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Apollo Router quickstart

Run the Apollo Router with Apollo-hosted subgraphs

Hello! This tutorial walks you through installing the and running it in front of some Apollo-hosted example .

This quickstart helps you run a self-hosted instance of the Apollo Router. If you create a cloud supergraph with , Apollo provisions and hosts your 's for you.

Cloud are recommended for organizations that don't need to host their in their own infrastructure.

1. Download and extract the Apollo Router binary


The source code and all its distributions are made available under the Elastic License v2.0 (ELv2) license.

Download options

Automatic download (Linux, OSX, WSL)

If you have a bash-compatible terminal, you can download the latest version of the directly to your current directory with the following command:

curl -sSL | sh

Manual download

Go to the 's GitHub Releases page and download the latest .tar.gz file that matches your system. Currently, tarballs are available for the following:

  • Linux (x86_64)
  • Linux (aarch64)
  • macOS (Apple Silicon)
  • Windows (x86_64)

If a tarball for your system or architecture isn't available, you can build and run Apollo Router from source. You can also open an issue on GitHub to request the addition of new architectures.

After downloading, extract the file by running the following from a new project directory, substituting the path to the tarball:

tar -xf path/to/file.tar.gz --strip-components=1

If you omit the --strip-components=1 option, the router executable is installed in a dist subdirectory.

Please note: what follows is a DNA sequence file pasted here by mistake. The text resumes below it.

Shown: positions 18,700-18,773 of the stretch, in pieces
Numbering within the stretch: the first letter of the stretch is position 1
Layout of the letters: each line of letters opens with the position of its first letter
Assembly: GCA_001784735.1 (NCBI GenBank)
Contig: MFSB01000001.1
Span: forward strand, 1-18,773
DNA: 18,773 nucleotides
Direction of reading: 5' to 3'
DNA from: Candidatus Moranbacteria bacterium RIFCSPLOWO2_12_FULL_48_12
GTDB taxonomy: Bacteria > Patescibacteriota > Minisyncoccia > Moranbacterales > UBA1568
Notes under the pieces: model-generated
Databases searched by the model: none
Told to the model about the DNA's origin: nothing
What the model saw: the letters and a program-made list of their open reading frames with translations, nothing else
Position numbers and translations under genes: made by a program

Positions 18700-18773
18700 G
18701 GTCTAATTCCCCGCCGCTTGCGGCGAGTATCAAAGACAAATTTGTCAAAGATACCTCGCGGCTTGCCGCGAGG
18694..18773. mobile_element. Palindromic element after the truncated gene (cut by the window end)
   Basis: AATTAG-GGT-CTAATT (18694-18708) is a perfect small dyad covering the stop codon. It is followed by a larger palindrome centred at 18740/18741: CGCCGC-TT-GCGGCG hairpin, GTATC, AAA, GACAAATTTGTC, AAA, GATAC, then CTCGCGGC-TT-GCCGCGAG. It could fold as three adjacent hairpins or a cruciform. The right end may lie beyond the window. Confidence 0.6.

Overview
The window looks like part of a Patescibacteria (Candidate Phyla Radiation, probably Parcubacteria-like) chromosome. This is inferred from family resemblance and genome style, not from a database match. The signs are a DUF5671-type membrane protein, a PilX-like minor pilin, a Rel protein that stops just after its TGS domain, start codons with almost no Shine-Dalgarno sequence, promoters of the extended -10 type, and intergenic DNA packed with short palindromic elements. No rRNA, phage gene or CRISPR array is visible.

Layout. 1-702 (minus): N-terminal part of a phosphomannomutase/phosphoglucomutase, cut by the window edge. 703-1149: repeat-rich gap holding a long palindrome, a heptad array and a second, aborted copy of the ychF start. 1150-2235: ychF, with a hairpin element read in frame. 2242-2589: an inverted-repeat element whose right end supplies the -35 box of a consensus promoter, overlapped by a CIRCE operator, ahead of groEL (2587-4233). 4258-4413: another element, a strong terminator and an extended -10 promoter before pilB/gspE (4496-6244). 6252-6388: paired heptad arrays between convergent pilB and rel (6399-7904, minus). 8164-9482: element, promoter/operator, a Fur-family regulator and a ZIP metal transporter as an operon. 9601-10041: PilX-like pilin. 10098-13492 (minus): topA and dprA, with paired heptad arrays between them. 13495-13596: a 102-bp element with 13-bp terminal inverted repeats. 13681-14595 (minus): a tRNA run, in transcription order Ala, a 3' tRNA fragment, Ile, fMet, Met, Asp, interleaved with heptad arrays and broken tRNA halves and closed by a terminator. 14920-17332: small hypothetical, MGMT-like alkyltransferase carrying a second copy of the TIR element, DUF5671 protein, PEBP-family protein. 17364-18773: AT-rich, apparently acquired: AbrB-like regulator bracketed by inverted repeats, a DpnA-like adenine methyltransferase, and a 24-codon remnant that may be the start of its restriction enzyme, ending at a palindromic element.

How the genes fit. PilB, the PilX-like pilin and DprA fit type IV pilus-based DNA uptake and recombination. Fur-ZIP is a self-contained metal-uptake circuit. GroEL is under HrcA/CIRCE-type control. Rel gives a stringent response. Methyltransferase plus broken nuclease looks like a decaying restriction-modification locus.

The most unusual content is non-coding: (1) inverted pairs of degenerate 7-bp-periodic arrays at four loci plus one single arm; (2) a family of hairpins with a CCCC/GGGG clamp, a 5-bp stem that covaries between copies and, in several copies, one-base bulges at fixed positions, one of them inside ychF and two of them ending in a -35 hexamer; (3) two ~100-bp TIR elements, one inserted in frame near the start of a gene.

Running the binary

You can now run the from your project's root directory with the following command:


If you do, you'll get output similar to the following:

Apollo Router <version> // (c) Apollo Graph, Inc. // Licensed as ELv2 (
⚠️ The Apollo Router requires a composed supergraph schema at startup. ⚠️
* Pass a local schema file with the '--supergraph' option:
$ ./router --supergraph <file_path>
* Fetch a registered schema from GraphOS by setting
these environment variables:
$ APOLLO_KEY="..." APOLLO_GRAPH_REF="..." ./router
For details, see the Apollo docs:
1. Download an example supergraph schema with Apollo-hosted subgraphs:
$ curl -L > starstuff.graphql
2. Run the Apollo Router in development mode with the supergraph schema:
$ ./router --dev --supergraph starstuff.graphql

This is because requires a and we aren't providing it one! Let's fix that.

2. Download the example supergraph schema

For this quickstart, we're using example Apollo-hosted , along with an example that's composed from those .

From your project's root directory, run the following:

curl -sSL > supergraph-schema.graphql

This saves a supergraph-schema.graphql file with the following contents:

This file is all that the needs to communicate with our !

3. Run the router in development mode with the default configuration

Now from your project root, run the following:

./router --dev --supergraph supergraph-schema.graphql

The console output should look like the following:

2022-06-29T22:23:24.266542Z INFO apollo_router::executable: Apollo Router v0.9.5 // (c) Apollo Graph, Inc. // Licensed as ELv2 (
2022-06-29T22:23:24.488286Z INFO apollo_router::router: starting Apollo Router
2022-06-29T22:23:25.774334Z INFO apollo_router::axum_http_server_factory: GraphQL endpoint exposed at 🚀

That's it! Running the with the --dev flag enables a development mode that exposes Apollo Sandbox so you can run queries against the .


Do not use the --dev flag in a non-development environment. It relaxes certain default configuration options to provide an improved local development experience (e.g., it exposes error messages to clients).

Learn more about dev mode defaults.

Visit to open , inspect your entire , and run your first queries!

Next steps

Now that you know how to run the with a , you can:

Moving from @apollo/gateway
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